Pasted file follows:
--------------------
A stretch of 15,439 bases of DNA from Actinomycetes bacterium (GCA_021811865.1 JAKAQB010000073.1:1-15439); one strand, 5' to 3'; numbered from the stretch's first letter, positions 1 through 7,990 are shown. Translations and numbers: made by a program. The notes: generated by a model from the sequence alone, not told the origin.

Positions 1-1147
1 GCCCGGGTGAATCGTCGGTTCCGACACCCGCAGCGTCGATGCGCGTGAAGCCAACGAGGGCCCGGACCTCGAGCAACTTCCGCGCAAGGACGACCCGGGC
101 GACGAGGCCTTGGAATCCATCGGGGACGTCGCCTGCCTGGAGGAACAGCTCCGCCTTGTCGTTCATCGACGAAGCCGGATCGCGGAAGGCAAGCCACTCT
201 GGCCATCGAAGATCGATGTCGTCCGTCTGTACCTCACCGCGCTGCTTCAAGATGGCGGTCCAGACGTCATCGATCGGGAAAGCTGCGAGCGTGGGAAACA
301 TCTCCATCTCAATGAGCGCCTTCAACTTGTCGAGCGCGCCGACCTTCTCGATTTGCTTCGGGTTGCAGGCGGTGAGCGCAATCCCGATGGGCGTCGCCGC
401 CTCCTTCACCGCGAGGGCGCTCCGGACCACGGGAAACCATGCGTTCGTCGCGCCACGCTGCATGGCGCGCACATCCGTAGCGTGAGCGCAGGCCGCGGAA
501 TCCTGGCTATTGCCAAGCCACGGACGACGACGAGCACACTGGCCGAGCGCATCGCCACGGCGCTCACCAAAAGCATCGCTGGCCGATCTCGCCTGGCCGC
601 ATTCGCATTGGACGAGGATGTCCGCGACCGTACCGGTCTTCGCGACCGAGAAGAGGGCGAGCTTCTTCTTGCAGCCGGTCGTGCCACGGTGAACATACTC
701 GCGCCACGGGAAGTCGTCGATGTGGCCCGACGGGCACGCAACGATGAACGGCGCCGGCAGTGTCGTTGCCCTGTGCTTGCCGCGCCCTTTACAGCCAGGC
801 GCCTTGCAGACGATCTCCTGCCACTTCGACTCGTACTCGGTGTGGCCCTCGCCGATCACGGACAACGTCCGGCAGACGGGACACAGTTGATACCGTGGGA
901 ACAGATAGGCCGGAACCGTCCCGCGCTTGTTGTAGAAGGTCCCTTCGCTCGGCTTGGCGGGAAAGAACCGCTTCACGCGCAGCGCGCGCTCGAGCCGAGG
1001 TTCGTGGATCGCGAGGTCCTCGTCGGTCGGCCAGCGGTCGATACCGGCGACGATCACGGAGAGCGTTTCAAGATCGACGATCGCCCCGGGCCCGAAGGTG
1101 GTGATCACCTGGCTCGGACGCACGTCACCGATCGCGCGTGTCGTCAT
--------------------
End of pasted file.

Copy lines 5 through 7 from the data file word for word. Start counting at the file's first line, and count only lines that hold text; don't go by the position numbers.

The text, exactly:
201 GGCCATCGAAGATCGATGTCGTCCGTCTGTACCTCACCGCGCTGCTTCAAGATGGCGGTCCAGACGTCATCGATCGGGAAAGCTGCGAGCGTGGGAAACA
301 TCTCCATCTCAATGAGCGCCTTCAACTTGTCGAGCGCGCCGACCTTCTCGATTTGCTTCGGGTTGCAGGCGGTGAGCGCAATCCCGATGGGCGTCGCCGC
401 CTCCTTCACCGCGAGGGCGCTCCGGACCACGGGAAACCATGCGTTCGTCGCGCCACGCTGCATGGCGCGCACATCCGTAGCGTGAGCGCAGGCCGCGGAA